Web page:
Composers: Henk Badings, Samuel Barber, Leonard Bernstein, Aaron Copland, Claude Debussy, Jerome Kern, Aaron Jay Kernis, Morton Lauridsen, Gyorgy Ligeti, Meredith Monk, Francis Poulenc, Carl Rutti, Conrad Susa, John Tavener, Randall Thompson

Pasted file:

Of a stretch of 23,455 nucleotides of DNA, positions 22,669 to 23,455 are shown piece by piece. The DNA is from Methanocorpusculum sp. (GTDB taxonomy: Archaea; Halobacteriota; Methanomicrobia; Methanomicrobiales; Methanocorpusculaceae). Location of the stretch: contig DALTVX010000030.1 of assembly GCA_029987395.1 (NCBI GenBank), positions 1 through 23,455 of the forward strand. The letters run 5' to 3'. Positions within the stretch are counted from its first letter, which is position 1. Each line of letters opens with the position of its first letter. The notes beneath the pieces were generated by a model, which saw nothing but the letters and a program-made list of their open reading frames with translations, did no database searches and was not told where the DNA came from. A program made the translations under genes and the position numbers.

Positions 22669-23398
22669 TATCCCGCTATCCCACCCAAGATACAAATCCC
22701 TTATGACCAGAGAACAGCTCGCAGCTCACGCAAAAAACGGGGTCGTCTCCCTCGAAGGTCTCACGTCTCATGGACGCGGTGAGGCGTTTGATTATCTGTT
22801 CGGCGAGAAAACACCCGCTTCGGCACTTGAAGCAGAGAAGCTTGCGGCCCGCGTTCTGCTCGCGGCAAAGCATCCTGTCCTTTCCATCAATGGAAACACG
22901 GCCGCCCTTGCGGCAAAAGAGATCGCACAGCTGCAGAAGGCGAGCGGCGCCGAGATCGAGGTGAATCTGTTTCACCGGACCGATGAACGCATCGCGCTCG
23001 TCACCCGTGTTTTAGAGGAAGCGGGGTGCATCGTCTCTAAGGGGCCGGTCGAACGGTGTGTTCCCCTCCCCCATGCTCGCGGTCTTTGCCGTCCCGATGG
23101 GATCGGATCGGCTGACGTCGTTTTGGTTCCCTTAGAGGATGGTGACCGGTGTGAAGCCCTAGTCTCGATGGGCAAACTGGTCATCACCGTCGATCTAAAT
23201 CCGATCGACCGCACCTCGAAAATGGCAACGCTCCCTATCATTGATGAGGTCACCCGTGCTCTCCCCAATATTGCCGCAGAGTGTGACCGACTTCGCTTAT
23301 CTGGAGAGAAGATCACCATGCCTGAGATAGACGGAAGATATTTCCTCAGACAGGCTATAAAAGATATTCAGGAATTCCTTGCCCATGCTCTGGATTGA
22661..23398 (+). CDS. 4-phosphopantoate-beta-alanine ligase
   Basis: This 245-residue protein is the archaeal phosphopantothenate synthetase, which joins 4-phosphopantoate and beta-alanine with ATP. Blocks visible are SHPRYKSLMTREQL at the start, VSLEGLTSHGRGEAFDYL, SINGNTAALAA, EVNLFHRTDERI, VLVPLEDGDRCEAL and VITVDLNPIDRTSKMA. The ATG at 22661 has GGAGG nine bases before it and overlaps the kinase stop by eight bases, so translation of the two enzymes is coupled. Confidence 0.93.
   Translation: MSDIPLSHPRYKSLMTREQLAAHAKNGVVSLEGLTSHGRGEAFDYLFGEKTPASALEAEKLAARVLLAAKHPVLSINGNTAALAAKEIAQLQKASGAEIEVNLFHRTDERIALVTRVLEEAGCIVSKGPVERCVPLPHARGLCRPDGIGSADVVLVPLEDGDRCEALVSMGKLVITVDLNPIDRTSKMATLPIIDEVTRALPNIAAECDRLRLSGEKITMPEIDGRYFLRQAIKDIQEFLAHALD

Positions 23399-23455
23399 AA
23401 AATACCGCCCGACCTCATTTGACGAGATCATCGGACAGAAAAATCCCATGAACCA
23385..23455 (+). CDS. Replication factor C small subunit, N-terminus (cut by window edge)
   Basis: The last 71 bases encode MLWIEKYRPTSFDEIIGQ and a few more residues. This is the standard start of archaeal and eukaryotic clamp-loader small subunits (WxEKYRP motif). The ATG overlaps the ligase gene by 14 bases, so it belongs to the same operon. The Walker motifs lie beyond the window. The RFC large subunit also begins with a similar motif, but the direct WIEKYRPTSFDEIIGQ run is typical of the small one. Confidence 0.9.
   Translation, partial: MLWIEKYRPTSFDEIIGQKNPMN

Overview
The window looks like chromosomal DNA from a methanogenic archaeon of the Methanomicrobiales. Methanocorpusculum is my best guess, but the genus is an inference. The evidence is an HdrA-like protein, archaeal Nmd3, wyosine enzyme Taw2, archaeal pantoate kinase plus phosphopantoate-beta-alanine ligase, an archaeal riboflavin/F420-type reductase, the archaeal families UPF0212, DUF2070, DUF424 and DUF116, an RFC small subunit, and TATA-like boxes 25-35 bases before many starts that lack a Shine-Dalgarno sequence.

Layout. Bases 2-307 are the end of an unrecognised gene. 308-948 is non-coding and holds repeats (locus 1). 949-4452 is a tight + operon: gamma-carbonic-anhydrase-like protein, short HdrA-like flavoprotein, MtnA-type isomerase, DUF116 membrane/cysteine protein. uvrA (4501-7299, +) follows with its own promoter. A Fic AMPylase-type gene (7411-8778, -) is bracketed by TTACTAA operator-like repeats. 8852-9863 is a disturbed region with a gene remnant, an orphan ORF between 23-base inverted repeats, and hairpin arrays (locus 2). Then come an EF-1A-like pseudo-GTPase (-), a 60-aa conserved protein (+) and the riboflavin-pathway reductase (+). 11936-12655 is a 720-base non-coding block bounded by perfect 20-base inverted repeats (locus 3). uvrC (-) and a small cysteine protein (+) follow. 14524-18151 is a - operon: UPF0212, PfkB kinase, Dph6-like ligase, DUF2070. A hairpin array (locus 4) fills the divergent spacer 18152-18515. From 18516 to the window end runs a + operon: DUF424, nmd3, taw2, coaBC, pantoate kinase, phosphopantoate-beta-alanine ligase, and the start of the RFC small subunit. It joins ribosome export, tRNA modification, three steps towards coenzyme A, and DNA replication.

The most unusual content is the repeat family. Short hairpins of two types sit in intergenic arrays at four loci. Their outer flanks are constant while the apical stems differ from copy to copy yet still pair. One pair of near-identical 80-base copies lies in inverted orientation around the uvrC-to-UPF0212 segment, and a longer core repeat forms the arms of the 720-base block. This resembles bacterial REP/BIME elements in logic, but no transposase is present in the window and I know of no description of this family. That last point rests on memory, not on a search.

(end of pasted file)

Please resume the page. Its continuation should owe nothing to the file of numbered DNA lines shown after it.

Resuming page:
The Grammy Award-winning San Francisco Symphony Chorus explores the rich variety of choral traditions of the 20th century. The Chorus’s acclaimed director, Vance George, has compiled a program of remarkable scope and variety. Voices 1900/2000 traces the last century’s extraordinary evolution of musical styles, through Romanticism, Expressionism, Impressionism, Minimalism, and a host of experimental forms along the way, incorporating chant, religion, jazz, folk, Broadway, pop and more. It includes an array of international influences, from America, England, France, Holland, Switzerland, and Hungary. The 20th century’s advances in technology and global communication have encouraged these seemingly disparate elements to co-exist as they do so comfortably on this CD. What all the works on Voices 1900/2000 have in common is their undisputable quality. The San Francisco Symphony Chorus is one of America’s foremost symphonic choruses and has had the opportunity to work with many of their notable compatriots. Voices 1900/2000 presents the meditative and hypnotic works of Aaron Jay Kernis and Meredith Monk, as well as the stalwart tonality of Samuel Barber, Aaron Copland and Leonard Bernstein. France is represented by Claude Debussy, and Francis Poulenc in an Expressionist 1940s war-time work. Mid-century compositions by Hungarian Gyorgy Ligeti and Dutch Henk Badings offer fascinating contrast. A 1993 work by the Swiss composer Carl Rutti successfully fuses minimalist rhythms with impressionist harmonies. The CD opens with one of the choral icons of the 1990s, John Tavener’s Song for Athene, which was notably performed at the funeral of Diana, Princess of Wales. Voices 1900/2000 is an engaging retrospective of choral music from around the world, allowing the listener to enjoy revisiting the developments of the last century and look forward to seeking out new vistas in the next.